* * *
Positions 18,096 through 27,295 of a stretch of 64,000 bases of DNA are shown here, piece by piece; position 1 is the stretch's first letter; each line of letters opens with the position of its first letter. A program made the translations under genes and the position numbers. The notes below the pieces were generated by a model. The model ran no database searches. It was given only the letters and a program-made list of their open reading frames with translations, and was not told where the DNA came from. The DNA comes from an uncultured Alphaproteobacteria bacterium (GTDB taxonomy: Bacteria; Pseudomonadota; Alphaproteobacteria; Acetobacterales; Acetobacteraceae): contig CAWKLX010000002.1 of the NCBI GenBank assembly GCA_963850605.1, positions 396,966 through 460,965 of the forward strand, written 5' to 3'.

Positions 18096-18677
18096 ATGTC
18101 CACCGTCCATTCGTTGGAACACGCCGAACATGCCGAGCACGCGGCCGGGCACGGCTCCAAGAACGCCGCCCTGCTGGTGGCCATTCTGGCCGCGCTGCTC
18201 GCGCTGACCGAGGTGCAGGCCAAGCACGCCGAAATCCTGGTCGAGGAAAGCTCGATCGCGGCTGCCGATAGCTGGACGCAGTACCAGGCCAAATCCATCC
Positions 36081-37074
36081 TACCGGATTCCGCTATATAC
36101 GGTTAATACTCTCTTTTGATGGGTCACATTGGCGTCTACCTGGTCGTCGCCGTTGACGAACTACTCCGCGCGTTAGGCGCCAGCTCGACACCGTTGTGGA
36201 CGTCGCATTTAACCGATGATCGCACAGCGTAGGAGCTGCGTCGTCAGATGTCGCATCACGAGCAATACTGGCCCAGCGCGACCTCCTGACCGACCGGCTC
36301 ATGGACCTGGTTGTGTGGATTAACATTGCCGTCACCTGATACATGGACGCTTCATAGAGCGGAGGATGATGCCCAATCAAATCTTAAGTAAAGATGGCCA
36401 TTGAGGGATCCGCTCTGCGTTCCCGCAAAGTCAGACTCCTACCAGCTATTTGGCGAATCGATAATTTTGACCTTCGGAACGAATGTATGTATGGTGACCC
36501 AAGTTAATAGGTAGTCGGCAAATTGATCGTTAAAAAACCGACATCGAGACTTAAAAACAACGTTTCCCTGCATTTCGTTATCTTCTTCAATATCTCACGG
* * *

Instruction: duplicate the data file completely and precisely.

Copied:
Positions 18,096 through 27,295 of a stretch of 64,000 bases of DNA are shown here, piece by piece; position 1 is the stretch's first letter; each line of letters opens with the position of its first letter. A program made the translations under genes and the position numbers. The notes below the pieces were generated by a model. The model ran no database searches. It was given only the letters and a program-made list of their open reading frames with translations, and was not told where the DNA came from. The DNA comes from an uncultured Alphaproteobacteria bacterium (GTDB taxonomy: Bacteria; Pseudomonadota; Alphaproteobacteria; Acetobacterales; Acetobacteraceae): contig CAWKLX010000002.1 of the NCBI GenBank assembly GCA_963850605.1, positions 396,966 through 460,965 of the forward strand, written 5' to 3'.

Positions 18096-18677
18096 ATGTC
18101 CACCGTCCATTCGTTGGAACACGCCGAACATGCCGAGCACGCGGCCGGGCACGGCTCCAAGAACGCCGCCCTGCTGGTGGCCATTCTGGCCGCGCTGCTC
18201 GCGCTGACCGAGGTGCAGGCCAAGCACGCCGAAATCCTGGTCGAGGAAAGCTCGATCGCGGCTGCCGATAGCTGGACGCAGTACCAGGCCAAATCCATCC
Positions 36081-37074
36081 TACCGGATTCCGCTATATAC
36101 GGTTAATACTCTCTTTTGATGGGTCACATTGGCGTCTACCTGGTCGTCGCCGTTGACGAACTACTCCGCGCGTTAGGCGCCAGCTCGACACCGTTGTGGA
36201 CGTCGCATTTAACCGATGATCGCACAGCGTAGGAGCTGCGTCGTCAGATGTCGCATCACGAGCAATACTGGCCCAGCGCGACCTCCTGACCGACCGGCTC
36301 ATGGACCTGGTTGTGTGGATTAACATTGCCGTCACCTGATACATGGACGCTTCATAGAGCGGAGGATGATGCCCAATCAAATCTTAAGTAAAGATGGCCA
36401 TTGAGGGATCCGCTCTGCGTTCCCGCAAAGTCAGACTCCTACCAGCTATTTGGCGAATCGATAATTTTGACCTTCGGAACGAATGTATGTATGGTGACCC
36501 AAGTTAATAGGTAGTCGGCAAATTGATCGTTAAAAAACCGACATCGAGACTTAAAAACAACGTTTCCCTGCATTTCGTTATCTTCTTCAATATCTCACGG